Author Topic: Getting at Handel's operas and oratorios  (Read 108186 times)

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head-case

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Re: Getting at Handel's operas and oratorios
« Reply #20 on: November 21, 2007, 02:37:57 PM »
I wish I could understand what people are talking about with respect to Handel.  It seems to me he cranked it out at such a prodigious rate, it's hard to notice where one opera ends and another begins.  I think I could pull an aria from one opera and plunk it down in another and nobody would ever know.

Offline T-C

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Re: Getting at Handel's operas and oratorios
« Reply #21 on: November 21, 2007, 11:38:00 PM »
I wish I could understand what people are talking about with respect to Handel.  It seems to me he cranked it out at such a prodigious rate, it's hard to notice where one opera ends and another begins.

Does this statement, in your opinion, sum up everything that can be said about Handel’s operas? Pretty shallow, if you ask me…

Handel opera’s were written in the framework of the opera seria, which was developed in the mid 17th centaury. It has a very rigid structure, but because of Handel’s genius, he was able to widen the diversity of forms of expression within these stiff structures and fill them with overwhelmingly beautiful and varied music. He was not an opera reformist. But for my taste, he was the greatest opera composer of the Baroque period, alongside Monteverdi.



Quote
I think I could pull an aria from one opera and plunk it down in another and nobody would ever know.

Nobody = anybody with a superficial knowledge of Handel’s operas.

That is something you can say about switching minuet movement of two Haydn symphonies or string quartets, or switching two movements in two Vivaldi’s concerti…

Harry

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Re: Getting at Handel's operas and oratorios
« Reply #22 on: November 22, 2007, 01:22:27 AM »
I have the following Handel operas at home, and will listen to them shortly. Have no high hopes, but one never knows right...

Jeptha
Akademie fur Alte Music/Marcus Creed.

Acis & Galatea.
Ama Deus Ensemble/Valentin Radu.
I have already Gardiner's take, recorded in 1973, and like it very much.

Faramondo
Brewer Chamber Orchestra/Rudolph Palmer.

Juidas Maccabaeus.
English Chamber Orchestra/Johannes Somary.

Belsazar.
Berliner Singakademie, Kammerorchester Berlin/Dietrich Knothe.

Solomon.
English Chamber Orchestra, Amor Artis Chorale/Jeremy Somerly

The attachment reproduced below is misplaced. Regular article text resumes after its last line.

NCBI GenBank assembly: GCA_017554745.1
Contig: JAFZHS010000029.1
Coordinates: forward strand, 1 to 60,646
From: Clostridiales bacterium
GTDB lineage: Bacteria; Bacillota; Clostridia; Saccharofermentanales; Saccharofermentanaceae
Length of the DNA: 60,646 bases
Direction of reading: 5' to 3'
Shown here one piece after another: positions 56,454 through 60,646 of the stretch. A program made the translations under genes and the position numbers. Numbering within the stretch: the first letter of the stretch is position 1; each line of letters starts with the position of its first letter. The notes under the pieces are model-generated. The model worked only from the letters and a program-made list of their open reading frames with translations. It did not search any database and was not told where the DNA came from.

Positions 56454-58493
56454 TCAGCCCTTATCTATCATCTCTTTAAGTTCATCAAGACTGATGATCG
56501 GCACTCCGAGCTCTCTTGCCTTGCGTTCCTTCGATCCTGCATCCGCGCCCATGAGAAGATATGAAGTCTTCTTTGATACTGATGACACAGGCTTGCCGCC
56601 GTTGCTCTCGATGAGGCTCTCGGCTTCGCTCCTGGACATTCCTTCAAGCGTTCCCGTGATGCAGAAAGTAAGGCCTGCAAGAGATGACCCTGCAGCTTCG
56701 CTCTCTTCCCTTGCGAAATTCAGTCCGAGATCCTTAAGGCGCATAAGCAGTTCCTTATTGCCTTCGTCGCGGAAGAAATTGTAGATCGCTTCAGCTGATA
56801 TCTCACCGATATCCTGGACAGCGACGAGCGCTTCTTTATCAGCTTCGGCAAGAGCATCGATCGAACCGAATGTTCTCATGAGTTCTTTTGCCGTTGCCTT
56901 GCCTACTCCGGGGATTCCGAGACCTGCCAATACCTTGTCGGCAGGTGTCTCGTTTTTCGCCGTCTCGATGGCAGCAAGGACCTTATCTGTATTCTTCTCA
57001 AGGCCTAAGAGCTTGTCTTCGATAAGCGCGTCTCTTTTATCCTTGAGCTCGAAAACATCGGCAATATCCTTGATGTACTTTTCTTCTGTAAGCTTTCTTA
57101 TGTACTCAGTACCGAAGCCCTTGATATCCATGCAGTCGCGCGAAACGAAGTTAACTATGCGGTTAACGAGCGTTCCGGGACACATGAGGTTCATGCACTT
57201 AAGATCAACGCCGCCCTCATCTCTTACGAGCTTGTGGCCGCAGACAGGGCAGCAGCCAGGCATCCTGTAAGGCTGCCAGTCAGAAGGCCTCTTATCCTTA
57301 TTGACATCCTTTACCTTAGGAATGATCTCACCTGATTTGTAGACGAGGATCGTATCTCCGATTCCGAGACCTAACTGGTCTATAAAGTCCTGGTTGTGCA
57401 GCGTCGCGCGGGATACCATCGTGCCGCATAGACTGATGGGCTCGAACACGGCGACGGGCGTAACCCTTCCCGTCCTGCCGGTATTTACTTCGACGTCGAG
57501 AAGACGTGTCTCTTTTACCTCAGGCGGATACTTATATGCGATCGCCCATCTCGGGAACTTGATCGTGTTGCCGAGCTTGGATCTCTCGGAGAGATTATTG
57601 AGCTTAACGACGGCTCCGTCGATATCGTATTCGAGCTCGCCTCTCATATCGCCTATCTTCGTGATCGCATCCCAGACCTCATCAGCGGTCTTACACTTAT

I realize that not all of these performances are top notch, but it will give me a general idea of what the music is about.
Also knowing how many operas Handel has written, this is a small selection.
Acis and Galatea I like, so in that line I would like to continue.
Any advice in this would be appreciated....
Note: I will listen at least four times to every opera, before it is thrown in my refusal bin.....
« Last Edit: November 22, 2007, 01:24:48 AM by Harry »

Offline T-C

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Re: Getting at Handel's operas and oratorios
« Reply #23 on: November 22, 2007, 01:44:16 AM »
I have the following Handel operas at home, and will listen to them shortly. Have no high hopes, but one never knows right...

Harry,

Most of the items in your list are oratorios.

If you want to get the magnitude of Handel's operatic genius, you really should start with one his greatest operas like:

Giulio Cesare
Rodelinda
Tamerlano
Ariodante
Alcina
Serse

I really advise you to start with a good recording of Giulio Cesare (like Marc Minkovski’s DG recording) and listen to it four or five times in succession.
I hope it will work for you…

Offline T-C

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Re: Getting at Handel's operas and oratorios
« Reply #24 on: November 22, 2007, 01:52:40 AM »
I rank Marc-Antoine Charpentier the greatest french composer of the 17th century but I haven't heard any opera by him. I guess Médée by William Christie is the way to go?

Definitely the second Médée recording by William Christie with the late Lorraine Hunt in the leading role.

There is a good and cheap Christie recording of Charpentier’s David et Jonathas on Harmonia Mundi’s mid-price Musique d’abord.